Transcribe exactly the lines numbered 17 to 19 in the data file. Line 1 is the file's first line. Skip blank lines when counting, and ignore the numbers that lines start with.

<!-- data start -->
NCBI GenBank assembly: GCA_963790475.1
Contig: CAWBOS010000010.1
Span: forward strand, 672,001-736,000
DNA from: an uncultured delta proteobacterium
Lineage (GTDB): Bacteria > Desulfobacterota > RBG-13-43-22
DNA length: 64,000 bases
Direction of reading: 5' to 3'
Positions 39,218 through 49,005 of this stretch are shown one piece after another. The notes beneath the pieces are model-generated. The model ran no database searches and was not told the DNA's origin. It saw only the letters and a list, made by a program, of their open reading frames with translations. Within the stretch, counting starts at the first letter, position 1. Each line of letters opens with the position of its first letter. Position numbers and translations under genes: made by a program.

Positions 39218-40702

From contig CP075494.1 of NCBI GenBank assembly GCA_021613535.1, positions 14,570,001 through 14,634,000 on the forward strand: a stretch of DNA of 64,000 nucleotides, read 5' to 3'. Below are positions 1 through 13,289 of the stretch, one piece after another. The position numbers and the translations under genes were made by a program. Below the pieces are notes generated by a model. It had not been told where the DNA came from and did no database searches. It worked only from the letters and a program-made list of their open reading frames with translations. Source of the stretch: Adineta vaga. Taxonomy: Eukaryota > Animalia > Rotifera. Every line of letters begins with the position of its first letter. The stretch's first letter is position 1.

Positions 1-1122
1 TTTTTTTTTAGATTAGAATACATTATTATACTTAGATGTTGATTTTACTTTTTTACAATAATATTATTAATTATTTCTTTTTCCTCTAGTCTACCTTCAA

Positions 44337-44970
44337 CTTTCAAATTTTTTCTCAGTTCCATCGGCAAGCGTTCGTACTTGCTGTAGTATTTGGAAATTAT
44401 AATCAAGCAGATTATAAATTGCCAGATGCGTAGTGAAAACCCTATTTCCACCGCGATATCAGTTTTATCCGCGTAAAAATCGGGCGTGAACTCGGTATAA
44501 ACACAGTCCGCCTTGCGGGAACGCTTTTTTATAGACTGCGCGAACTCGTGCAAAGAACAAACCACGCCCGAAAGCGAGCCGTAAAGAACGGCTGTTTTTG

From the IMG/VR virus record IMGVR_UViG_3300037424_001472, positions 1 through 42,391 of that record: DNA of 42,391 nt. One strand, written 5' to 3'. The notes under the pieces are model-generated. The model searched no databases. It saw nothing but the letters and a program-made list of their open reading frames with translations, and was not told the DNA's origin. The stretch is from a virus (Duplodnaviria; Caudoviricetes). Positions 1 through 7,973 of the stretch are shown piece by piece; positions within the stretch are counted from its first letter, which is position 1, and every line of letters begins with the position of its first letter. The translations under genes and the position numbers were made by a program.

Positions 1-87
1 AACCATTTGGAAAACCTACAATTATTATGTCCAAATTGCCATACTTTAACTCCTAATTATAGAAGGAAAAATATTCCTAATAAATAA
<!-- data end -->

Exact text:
From the IMG/VR virus record IMGVR_UViG_3300037424_001472, positions 1 through 42,391 of that record: DNA of 42,391 nt. One strand, written 5' to 3'. The notes under the pieces are model-generated. The model searched no databases. It saw nothing but the letters and a program-made list of their open reading frames with translations, and was not told the DNA's origin. The stretch is from a virus (Duplodnaviria; Caudoviricetes). Positions 1 through 7,973 of the stretch are shown piece by piece; positions within the stretch are counted from its first letter, which is position 1, and every line of letters begins with the position of its first letter. The translations under genes and the position numbers were made by a program.

Positions 1-87
1 AACCATTTGGAAAACCTACAATTATTATGTCCAAATTGCCATACTTTAACTCCTAATTATAGAAGGAAAAATATTCCTAATAAATAA